PARKERSBURG - West Virginia is considering moving more state vehicles, including school buses, to alternative fuel systems.
The West Virginia Board of Education Wednesday approved a waiver of Policy 4334: "Minimum Requirements for Design and Equipment of School Buses" in favor of adding propane as an alternative fuel source for the state's school buses.
"The switch will save money and promote a cleaner environment," said West Virginia Superintendent of Schools Jorea Marple in a press release Thursday. "About 3,000 buses currently run every school day in West Virginia and travel over 46 million miles a year. The adoption of propane could save an average of $3,100 per bus, annually."
In addition to the cost savings, the use of propane and propane accessories have many advantages over gasoline fuel. Propane is less flammable, the tanks are more puncture resistant and it will not contaminate water or soil. Propane is domestically produced and comes from wet gas in natural gas wells. Propane has been adopted by over 25 states including Ohio and Pennsylvania.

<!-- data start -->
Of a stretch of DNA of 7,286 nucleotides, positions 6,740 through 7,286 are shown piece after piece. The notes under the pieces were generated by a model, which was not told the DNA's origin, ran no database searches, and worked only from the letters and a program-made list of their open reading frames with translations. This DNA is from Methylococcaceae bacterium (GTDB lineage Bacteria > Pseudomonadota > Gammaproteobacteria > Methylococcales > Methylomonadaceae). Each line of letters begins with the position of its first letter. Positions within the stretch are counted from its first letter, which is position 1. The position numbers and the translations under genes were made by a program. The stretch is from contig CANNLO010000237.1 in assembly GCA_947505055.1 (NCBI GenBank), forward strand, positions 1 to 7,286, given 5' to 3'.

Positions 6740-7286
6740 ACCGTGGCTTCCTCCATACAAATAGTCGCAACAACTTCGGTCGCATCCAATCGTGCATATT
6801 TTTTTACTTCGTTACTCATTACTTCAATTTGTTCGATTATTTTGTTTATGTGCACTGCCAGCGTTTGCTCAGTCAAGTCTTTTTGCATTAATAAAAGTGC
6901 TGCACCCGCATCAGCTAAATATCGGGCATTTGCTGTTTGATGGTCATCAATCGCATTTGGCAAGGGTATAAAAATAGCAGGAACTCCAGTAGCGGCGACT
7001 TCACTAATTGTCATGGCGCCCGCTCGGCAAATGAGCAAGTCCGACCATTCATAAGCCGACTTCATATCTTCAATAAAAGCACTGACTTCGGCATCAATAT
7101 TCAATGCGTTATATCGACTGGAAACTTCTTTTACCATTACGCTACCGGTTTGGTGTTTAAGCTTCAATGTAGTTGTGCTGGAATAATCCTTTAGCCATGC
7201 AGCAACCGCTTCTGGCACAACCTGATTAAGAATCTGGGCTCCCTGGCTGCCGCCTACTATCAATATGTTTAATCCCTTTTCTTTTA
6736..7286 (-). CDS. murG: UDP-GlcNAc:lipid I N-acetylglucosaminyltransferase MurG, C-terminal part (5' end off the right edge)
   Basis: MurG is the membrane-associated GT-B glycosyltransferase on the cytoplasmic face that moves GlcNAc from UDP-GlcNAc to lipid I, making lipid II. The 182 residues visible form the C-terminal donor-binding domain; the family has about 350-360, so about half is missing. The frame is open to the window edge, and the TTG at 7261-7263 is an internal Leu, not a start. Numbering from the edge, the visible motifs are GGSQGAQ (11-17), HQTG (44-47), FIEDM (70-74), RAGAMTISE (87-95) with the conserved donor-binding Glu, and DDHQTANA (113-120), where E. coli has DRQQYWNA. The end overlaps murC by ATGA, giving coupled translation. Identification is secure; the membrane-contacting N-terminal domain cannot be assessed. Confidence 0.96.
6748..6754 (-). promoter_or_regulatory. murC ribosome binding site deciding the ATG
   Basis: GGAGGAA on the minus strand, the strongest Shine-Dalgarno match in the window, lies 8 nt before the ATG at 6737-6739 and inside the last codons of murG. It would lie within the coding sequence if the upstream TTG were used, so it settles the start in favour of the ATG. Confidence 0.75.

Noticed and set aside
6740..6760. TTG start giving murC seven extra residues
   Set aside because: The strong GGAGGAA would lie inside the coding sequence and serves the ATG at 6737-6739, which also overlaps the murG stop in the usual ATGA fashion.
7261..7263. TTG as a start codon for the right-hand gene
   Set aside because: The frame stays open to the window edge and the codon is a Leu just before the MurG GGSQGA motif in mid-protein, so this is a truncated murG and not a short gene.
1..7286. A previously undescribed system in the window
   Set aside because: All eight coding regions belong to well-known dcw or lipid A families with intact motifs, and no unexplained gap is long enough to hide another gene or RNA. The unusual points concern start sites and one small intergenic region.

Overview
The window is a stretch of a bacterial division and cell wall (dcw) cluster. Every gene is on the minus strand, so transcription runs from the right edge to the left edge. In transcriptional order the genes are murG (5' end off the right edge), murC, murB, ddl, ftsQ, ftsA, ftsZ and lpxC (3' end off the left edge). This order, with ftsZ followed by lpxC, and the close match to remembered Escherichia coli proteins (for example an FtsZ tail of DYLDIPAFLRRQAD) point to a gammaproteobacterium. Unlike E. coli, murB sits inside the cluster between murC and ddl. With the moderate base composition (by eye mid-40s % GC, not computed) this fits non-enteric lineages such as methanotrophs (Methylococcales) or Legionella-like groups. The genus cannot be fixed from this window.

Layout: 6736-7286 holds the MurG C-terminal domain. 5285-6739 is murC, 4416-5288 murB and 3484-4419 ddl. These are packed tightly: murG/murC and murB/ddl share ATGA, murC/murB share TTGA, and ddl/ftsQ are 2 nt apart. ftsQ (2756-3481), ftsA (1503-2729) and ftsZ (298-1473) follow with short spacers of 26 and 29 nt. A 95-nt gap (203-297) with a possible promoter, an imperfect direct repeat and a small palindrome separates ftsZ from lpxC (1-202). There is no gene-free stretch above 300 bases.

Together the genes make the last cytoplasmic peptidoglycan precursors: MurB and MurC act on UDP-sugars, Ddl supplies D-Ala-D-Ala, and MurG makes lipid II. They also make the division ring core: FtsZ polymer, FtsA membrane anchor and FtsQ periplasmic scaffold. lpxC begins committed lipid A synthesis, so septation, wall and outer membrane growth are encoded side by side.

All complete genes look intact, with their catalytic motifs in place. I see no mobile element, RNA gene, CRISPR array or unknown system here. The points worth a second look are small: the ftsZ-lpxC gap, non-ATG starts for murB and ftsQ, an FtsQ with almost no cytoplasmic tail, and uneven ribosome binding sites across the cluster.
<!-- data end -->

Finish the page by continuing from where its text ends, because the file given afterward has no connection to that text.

Propane joins compressed natural gas and bio diesel as an approved alternative fuel source.
Wood County Schools officials say the local school system piloted a liquid natural gas program in the 1990s, but various issues caused the fuel to be abandoned.
"It didn't save money, it caused problems with other components of the bus and it never grew, so it was impossible to fill up on the road," said Sue Woodward, assistant superintendent of school services for Wood County Schools. "It never took off as a viable alternative."
However, Woodward said the use of bio-diesel has been extremely successful for the school system.
"It has improved everything from emissions to equipment longevity," she said.
Wood County Schools officials said they do not yet know if Wood County will be among the district's piloting the propane buses. Woodward said the school system would be willing to look at how propane-fueled busses could be used locally.
"We are always looking for ways to save money and the environment," she said.
State officials said the initial investment for propane-powered buses is about $10,000 more per bus, or about $95,000 each. However, fuel- and repair-cost savings are expected to offset the initial investment cost.
Gov. Earl Ray Tomblin has expressed his intent to convert more state vehicles to natural gas.
The Associated Press contributed to this report.